Hmrc have more pressing matters to be dealing with but instead are wasting there time publishing these stupid lists.

My son worked for a building company last year and left the company In February. That same company are still to this date 10 Dec claiming furlough and keeping the money. We Confirmed this and have passed all the details through to hmrc and yet hrmc have made it extremely difficult to report someone and then after providing them with all the details they have replied and said they are to busy to look into it.

So a conete waste of time.

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Replying to GodHimself:
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By Paul Crowley
10th Dec 2020 18:30

That might be what you think
HMRC do not release or concur or disagree allegations of fraud.

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Replying to Paul Crowley:
By SteveHa
11th Dec 2020 09:45

And they do not keep the informer appraised. That would be contrary to the OSA.

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By ireallyshouldknowthisbut
11th Dec 2020 09:17

Well its saving HMRC money.

I have had 2 clients pull out of making claims when I mentioned this to them a couple of weeks ago.

One was worried about mortgages, another (a contractor) worried that it would look like they were not in demand from a recruiter point of view.

Net saving all of about £800 over those two clients, but its saving 'em cash.

I hope agents have been telling their clients about this from the off or they are going to have some grumpy clients.

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Replying to ireallyshouldknowthisbut:
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By johnjenkins
11th Dec 2020 09:27

I really don't know where the problem for business is. If covid has affected your business adversely (meaning you have no or less work for your staff) then you claim. The problem is that it has cost the Government a lot more than was predicted. The starting point was £330b. I think we are over the £400b already with another 4 months, at least, to go.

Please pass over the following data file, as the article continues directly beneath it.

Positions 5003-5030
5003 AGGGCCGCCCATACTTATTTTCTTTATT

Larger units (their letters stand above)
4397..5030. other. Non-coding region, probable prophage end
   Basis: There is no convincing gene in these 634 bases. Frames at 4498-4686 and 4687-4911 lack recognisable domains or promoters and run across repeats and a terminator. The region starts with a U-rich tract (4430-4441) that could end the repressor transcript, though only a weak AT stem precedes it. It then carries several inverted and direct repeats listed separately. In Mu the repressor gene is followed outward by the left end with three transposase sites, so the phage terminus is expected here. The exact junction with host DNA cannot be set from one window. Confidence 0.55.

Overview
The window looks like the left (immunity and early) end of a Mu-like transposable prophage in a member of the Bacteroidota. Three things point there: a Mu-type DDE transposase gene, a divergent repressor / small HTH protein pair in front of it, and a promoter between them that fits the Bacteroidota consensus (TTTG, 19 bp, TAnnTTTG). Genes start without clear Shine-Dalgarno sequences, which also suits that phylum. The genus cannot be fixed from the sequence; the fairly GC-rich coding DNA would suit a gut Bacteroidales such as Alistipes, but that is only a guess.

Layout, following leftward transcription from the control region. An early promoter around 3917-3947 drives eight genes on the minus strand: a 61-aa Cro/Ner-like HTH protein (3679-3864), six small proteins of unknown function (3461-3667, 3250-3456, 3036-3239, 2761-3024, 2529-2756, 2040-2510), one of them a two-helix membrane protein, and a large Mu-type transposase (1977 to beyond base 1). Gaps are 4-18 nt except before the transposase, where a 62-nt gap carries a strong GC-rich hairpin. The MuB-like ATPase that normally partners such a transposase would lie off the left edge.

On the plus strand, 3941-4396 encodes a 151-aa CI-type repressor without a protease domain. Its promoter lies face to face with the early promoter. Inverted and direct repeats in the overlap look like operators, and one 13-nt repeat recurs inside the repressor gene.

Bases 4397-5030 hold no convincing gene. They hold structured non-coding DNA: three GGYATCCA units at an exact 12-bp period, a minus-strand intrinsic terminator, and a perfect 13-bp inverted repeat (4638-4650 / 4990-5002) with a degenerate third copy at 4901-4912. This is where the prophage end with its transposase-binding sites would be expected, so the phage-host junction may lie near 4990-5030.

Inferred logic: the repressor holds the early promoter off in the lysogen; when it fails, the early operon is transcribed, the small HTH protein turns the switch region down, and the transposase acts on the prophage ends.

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Replying to johnjenkins:
By ireallyshouldknowthisbut
11th Dec 2020 09:52

@john, for decent sized business i dont think its an issue, but for micro ones its reputational and potentially credit risk. My clients making claims are almost all director only, and they are often getting something like half of 80% of £700 so its hardly worth having.

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Replying to ireallyshouldknowthisbut:
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By johnjenkins
11th Dec 2020 10:21

Yep I have a similar problem and I think it's totally wrong that dividends have not been taken into account, considering tax returns had already been submitted so the dividend element couldn't have been changed.

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By Arcadia
11th Dec 2020 17:45

The implication of publishing the list is that the Government is saying there is something not quite right. It is saying 'we will put this out into the court of public opinion.' 'Lets see what Joe public thinks about say, accountancy firms or lawyers claiming 'benefits''. In this way they are hoping to discourage claims. The prevention of fraud argument is a miniscule fig leaf.